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As U.S. Maternal Mortality Rates Rise, Department of Health Stresses Importance of Women’s Health Care


Harrisburg, PA - As rates of maternal mortality continue to increase in Pennsylvania and the United States, the Department of Health urged women across the state, particularly those who are expecting or planning a family, to make sure they are getting the help they need for their physical and mental health.

“We are committed to ensuring that we have healthy women in Pennsylvania, with a special emphasis on healthy moms,” Secretary of Health Dr. Rachel Levine said. “Recent data shows that nearly 700 women die from pregnancy-related complications each year in the United States, and more than half of those deaths are preventable. Our maternal mortality review committee is working to take steps to ensure a safe and healthy experience for new mothers, and to help prepare them and their baby for life outside the hospital.”

The Centers for Disease Control and Prevention released a report earlier this week examining maternal mortality in the United States. From 2011-2015, nearly one-third of pregnancy-related deaths happened during pregnancy, nearly one-third happened during delivery or in the week after, and about one-third occurred from one week after to one year after. This near equal distribution in pregnancy-related mortality highlights the importance of proper care before, during and after delivery. Heart disease and stroke caused more than one-third of all deaths, with other leading causes including infections and severe bleeding.

Governor Wolf signed Act 24 of 2018, establishing the state’s Maternal Mortality Review Committee last year as a first step to addressing the serious issue of an increasing maternal mortality rate across the commonwealth, and to protect Pennsylvania mothers. The committee has been meeting and is working on developing programs, policies, recommendations and strategies based on collected data to prevent maternal deaths.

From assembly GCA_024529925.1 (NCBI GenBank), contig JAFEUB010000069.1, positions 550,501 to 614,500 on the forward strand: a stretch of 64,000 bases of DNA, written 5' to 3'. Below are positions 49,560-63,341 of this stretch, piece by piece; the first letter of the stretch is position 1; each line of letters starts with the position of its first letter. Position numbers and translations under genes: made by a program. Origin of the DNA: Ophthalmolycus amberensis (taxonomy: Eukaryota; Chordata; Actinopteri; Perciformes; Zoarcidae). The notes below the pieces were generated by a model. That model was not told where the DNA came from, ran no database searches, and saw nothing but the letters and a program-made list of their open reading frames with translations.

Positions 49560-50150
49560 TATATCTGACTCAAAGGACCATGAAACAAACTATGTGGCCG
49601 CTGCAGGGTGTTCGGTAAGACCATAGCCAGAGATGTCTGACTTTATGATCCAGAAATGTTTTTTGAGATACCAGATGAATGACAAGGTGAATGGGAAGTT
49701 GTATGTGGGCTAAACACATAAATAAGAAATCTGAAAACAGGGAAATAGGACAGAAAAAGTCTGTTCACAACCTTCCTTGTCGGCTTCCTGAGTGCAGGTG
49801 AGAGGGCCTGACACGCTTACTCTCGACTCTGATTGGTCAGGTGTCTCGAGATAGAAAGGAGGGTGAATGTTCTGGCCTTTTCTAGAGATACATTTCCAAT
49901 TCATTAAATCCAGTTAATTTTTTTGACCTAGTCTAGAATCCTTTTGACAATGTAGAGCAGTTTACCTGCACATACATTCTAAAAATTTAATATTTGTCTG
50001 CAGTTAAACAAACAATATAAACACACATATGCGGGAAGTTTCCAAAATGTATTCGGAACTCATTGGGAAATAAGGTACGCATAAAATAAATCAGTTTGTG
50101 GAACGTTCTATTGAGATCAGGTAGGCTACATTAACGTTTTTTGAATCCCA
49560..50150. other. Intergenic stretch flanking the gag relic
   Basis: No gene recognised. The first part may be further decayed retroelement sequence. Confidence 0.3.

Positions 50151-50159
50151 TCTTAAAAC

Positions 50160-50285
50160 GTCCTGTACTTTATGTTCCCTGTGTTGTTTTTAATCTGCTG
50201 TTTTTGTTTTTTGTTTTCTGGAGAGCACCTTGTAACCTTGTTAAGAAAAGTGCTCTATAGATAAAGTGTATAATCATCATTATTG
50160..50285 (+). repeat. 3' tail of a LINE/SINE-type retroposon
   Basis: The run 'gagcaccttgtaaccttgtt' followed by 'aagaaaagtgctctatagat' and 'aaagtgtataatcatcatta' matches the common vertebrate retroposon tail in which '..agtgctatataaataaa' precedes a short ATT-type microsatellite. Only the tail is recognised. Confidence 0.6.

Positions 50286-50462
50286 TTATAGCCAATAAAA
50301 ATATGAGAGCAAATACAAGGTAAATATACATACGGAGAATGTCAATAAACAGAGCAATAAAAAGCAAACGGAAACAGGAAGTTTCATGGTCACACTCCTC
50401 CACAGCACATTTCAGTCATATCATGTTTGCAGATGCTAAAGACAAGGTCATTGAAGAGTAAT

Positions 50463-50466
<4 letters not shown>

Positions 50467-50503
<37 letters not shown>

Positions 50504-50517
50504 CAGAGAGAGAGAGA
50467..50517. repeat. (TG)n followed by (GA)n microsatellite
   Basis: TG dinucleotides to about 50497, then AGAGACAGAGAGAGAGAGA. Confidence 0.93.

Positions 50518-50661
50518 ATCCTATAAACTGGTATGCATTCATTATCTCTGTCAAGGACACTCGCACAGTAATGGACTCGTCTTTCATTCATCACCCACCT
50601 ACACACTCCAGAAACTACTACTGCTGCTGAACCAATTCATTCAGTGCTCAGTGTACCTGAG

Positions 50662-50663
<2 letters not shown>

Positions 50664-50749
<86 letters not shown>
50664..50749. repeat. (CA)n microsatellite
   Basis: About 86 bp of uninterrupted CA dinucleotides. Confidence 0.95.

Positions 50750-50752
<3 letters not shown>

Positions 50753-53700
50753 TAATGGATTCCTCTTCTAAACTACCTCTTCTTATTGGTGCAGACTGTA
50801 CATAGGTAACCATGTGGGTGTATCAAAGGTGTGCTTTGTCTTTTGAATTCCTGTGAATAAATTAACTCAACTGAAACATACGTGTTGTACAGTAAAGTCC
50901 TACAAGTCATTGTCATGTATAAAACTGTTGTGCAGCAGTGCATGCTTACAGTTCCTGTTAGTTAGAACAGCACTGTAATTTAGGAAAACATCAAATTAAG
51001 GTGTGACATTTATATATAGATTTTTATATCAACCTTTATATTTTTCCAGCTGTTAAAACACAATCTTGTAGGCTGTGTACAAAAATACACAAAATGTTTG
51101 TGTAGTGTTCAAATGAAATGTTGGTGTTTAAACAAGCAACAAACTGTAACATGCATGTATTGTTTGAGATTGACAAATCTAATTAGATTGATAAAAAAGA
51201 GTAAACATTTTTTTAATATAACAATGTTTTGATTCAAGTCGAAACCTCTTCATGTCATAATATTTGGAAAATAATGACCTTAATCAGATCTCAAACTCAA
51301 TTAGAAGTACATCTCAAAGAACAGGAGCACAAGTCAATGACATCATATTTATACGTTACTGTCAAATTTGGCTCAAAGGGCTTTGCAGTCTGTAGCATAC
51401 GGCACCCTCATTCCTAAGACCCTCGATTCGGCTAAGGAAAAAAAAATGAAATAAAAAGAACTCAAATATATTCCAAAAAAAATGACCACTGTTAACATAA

In Pennsylvania, from 2012-2016, an increasing trend in pregnancy-related deaths has occurred, with 11.4 deaths per 100,000 live births. For black women, that rate is more than double, at 27.2 pregnancy-related deaths per 100,000 live births. Pennsylvania’s rate, while increasing, is below the national rate of 18.0 deaths per 100,000 live births. Nationwide, the pregnancy-related mortality for black women was 40.0 deaths per 100,000 live births.

There are several things that can be done to increase women’s opportunities for care and include improving access to and delivery of quality prenatal care during pregnancy, which includes managing chronic conditions and education about warning signs. At delivery, it is important for patient care to be standardized, including delivering high-risk women at specialized facilities with providers and equipment prepared to treat specific cases. After delivery, it is important that high-quality care is continually provided to ensure Pennsylvania has healthy moms who can raise healthy kids.

The department has resources to assist women. These include the Women, Infants and Children Special Supplemental Nutrition Program (WIC), which helps pregnant women, mothers and caregivers of infants and young children learn about good nutrition to keep themselves and their families healthy.

For more information about women’s health, visit or follow the Department of Health on Facebook and Twitter.

MEDIA CONTACT: Nate Wardle, 717-787-1783 or

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